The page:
Before leaving the macroeconomics aspects of the conflict an addition has to be made to the basic Solow model. In the basic model capital stock is seen as the major input generating GDP. However, as mentioned before, GDP cannot grow forever in regards with this type of input. The more complex model includes depreciation of the capital stock, acknowledges growing population and most importantly shows a strong positive correlation between technological development and a growth in GDP. The correlation between growing population and growth is negatively correlated although it may be positive in the short run with an expansion in the work force.
Last but not least the term technological development is of interest in this context. Trying to define the term is complicated since it depends greatly on the context. In Sweden technological development may mean that Ericsson is developing a new smart phone but in the CAR the term is likely to be associated to something that is already in use in most first world countries. The thing we do know about technological development in regard to GDP is that it is the only factor that can shift the GDP curve upwards, hence create endless growth.
Now, let’s leave the world of models and return to the conflict. As mentioned earlier CAR has had a history of corrupt leaders affecting the development and the economy negatively. I won’t mention them all but I recommend you to google for information in regards to this (there is plenty). The many leaders and their pursuit of gaining power is nonetheless interesting. Facing serious problems achieving good governance throughout decades has taken its toll and it is quite clear that the majority of the population has no or very little trust for the government. In combination with widespread corruption this is to be viewed as one contributing factor to why there have been plenty of coups throughout the young nation’s history.
In addition to a lack of trust towards the government and the rulers the many widespread diseases such as malaria, TBC and HIV/AIDS is a major challenge for CAR. The lack of governance has resulted in a healthcare system that is close to non-existing. When it comes to HIV/AIDS CAR is the worst affected country in central Africa. Regarding Malaria, MSF (Doctor Without Borders) is reporting “every individual in the population infected at least once per year”.
The list of problems plaguing the country can be made endless. And it is this list of endlessness that poses the real problem for the nation. As the Solow model implies the easiest way receiving economic growth is through capital stock. CAR has very little capital stock. Natural resources do not count as capital stock and the nation is because of this basically without a foundation to build an economy and a country from. Another option (and a better one) is to achieve growth through technological development. The growth rates made possible from this output can be seen in for example South Korea. Worth noting here is that South Korea and many other fast growing economies have for example a well educated population or sufficient infrastructure or a more or less open economy. CAR has none of this. Instead CAR is deeply stuck in a poverty trap a term that can be defined as “Poverty trap is a self-perpetuating condition where an economy, caught in a vicious cycle, suffers from persistent underdevelopment”.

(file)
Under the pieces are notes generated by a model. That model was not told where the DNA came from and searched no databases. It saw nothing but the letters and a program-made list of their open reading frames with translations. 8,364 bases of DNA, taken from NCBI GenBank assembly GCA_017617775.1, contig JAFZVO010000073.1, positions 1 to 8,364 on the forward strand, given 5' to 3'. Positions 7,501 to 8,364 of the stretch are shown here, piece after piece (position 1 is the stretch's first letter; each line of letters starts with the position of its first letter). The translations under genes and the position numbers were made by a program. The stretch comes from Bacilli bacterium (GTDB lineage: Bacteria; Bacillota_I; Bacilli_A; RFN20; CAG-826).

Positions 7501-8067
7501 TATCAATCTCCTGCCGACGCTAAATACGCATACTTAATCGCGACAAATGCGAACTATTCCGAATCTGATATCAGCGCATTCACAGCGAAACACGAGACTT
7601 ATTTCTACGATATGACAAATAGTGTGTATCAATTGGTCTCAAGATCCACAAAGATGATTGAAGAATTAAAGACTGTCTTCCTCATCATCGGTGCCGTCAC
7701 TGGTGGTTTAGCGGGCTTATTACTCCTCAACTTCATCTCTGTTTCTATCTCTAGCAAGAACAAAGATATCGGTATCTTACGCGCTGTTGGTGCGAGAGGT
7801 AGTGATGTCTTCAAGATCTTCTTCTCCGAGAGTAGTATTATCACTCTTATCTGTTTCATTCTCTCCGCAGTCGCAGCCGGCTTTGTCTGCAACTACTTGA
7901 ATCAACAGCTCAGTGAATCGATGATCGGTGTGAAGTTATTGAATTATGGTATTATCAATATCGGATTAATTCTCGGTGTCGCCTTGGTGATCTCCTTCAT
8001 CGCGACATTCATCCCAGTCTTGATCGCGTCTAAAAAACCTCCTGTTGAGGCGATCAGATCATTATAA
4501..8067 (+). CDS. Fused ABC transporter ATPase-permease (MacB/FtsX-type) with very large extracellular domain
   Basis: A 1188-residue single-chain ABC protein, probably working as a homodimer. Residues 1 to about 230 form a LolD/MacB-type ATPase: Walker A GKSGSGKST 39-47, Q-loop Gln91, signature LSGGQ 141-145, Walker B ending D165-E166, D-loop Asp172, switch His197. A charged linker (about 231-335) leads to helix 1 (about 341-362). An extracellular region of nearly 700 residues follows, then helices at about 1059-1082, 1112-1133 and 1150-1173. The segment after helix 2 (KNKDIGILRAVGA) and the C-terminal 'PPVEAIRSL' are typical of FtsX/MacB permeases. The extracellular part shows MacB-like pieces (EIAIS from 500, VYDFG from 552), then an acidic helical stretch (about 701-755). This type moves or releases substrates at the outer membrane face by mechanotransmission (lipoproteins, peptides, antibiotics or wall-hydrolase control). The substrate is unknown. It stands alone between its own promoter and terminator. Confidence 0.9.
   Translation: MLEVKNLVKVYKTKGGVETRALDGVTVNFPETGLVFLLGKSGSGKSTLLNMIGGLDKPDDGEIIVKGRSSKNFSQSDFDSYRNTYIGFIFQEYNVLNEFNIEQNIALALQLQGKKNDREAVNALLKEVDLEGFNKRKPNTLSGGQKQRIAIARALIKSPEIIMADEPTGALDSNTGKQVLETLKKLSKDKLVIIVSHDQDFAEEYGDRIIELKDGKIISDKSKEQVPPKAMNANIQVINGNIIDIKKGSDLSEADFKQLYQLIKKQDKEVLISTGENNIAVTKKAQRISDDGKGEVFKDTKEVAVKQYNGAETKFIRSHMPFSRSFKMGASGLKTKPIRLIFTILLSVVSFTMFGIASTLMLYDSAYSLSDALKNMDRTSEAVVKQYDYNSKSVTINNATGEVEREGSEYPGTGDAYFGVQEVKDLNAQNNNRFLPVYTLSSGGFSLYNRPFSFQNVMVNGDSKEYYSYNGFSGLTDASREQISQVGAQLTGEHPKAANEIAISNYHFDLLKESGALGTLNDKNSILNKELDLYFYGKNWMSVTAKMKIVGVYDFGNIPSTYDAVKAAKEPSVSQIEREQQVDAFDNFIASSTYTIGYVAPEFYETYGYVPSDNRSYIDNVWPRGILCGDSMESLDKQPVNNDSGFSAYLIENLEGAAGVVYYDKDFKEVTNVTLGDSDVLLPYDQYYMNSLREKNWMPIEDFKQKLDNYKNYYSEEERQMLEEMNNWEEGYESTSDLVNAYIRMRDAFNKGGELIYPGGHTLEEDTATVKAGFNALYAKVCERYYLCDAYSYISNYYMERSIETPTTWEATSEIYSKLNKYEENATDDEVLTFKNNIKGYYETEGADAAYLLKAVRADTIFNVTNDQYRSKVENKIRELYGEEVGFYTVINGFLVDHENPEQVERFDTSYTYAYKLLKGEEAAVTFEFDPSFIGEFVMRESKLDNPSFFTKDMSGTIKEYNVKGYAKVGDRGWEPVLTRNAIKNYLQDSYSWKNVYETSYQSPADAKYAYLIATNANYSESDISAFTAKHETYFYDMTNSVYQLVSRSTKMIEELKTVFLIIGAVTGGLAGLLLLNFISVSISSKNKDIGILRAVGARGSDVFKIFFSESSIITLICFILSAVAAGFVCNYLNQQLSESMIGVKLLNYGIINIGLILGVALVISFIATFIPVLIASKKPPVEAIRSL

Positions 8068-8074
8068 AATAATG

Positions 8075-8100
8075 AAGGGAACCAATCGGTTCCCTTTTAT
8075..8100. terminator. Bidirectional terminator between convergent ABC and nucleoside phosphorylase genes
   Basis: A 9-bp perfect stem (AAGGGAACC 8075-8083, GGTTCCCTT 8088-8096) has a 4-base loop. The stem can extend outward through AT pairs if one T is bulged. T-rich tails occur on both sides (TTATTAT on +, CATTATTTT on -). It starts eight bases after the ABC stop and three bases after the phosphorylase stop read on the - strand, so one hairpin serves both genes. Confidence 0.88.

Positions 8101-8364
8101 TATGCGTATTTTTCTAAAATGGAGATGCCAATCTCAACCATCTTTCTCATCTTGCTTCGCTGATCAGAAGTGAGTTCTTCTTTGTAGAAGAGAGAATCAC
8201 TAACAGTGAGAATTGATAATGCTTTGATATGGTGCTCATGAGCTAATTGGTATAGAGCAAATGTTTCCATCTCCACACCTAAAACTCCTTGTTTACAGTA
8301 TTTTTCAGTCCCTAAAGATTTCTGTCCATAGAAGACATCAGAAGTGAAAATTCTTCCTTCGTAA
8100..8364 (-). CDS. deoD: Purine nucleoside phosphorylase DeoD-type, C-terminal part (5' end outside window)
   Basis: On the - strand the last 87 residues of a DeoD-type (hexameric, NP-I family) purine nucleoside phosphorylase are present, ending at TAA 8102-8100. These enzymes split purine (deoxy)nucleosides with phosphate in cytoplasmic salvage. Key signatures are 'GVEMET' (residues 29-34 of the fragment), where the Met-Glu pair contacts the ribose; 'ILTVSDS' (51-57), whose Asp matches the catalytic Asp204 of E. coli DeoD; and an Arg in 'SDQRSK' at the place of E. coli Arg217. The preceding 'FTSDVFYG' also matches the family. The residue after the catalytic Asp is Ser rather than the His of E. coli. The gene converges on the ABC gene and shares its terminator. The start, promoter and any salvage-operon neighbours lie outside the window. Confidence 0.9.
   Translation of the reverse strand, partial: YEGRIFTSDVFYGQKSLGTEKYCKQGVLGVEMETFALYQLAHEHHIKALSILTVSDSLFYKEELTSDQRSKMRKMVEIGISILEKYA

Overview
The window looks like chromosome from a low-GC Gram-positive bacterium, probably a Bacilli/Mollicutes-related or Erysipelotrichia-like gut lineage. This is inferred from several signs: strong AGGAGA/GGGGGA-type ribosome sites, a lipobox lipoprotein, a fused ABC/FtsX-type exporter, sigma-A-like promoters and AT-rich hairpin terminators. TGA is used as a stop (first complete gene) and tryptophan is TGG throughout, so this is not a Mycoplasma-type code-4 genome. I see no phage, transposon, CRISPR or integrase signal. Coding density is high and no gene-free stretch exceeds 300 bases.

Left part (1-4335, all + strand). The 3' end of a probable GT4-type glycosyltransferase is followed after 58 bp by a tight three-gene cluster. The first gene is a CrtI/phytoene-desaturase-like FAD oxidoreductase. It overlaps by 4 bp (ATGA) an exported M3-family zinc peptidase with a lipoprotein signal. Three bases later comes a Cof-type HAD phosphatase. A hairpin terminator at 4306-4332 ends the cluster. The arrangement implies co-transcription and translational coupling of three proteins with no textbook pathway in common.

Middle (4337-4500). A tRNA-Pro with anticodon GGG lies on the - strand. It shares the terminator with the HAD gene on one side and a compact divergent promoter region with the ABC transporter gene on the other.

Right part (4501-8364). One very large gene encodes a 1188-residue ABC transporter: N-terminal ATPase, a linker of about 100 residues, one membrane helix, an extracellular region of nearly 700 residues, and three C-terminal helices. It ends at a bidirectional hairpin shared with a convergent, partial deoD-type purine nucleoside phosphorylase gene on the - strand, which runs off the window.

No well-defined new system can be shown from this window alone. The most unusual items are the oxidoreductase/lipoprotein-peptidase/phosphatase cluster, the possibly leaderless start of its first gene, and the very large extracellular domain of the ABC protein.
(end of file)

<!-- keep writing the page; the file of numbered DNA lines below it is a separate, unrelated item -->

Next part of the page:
Having established that CAR is lacking pretty much every part composing a functioning state we are now able to view the ongoing violence in CAR with a fresh set of eyes. The main reason for the last coup (when Séléka rebels gained power) may not have sprung entirely from the fact that previous leaders has mainly been Christian. Neither is the conflict a result from widespread corruption or lacking infrastructure. Surely we are wrong to imply that religion or ethnicity or inadequate health care has nothing to do with the complexity of the situation. However widespread poverty, no real growth over the past decades and a stagnation of development are the real factors behind the complex situation. Reducing the conflict to primarily be about religion is as fruitful as trying to convince people that apples are oranges.
For those of you still reading I would like to finish off this short text recommending “Ending Africa’s Poverty Trap” by Jeffrey D. Sachs et. al., a paper discussing poverty traps in Sub-Sahara countries. The paper also mentions ways of tackling the economic problems and promoting massive economic interventions to sort of help some developing countries over the “threshold” and out of the poverty trap. Whether or not this is a relevant, a morally acceptable or even an actual possibility in CAR is left for you as a reader to decide on your own.
Photo: Pierre Holtz, Unicef CAR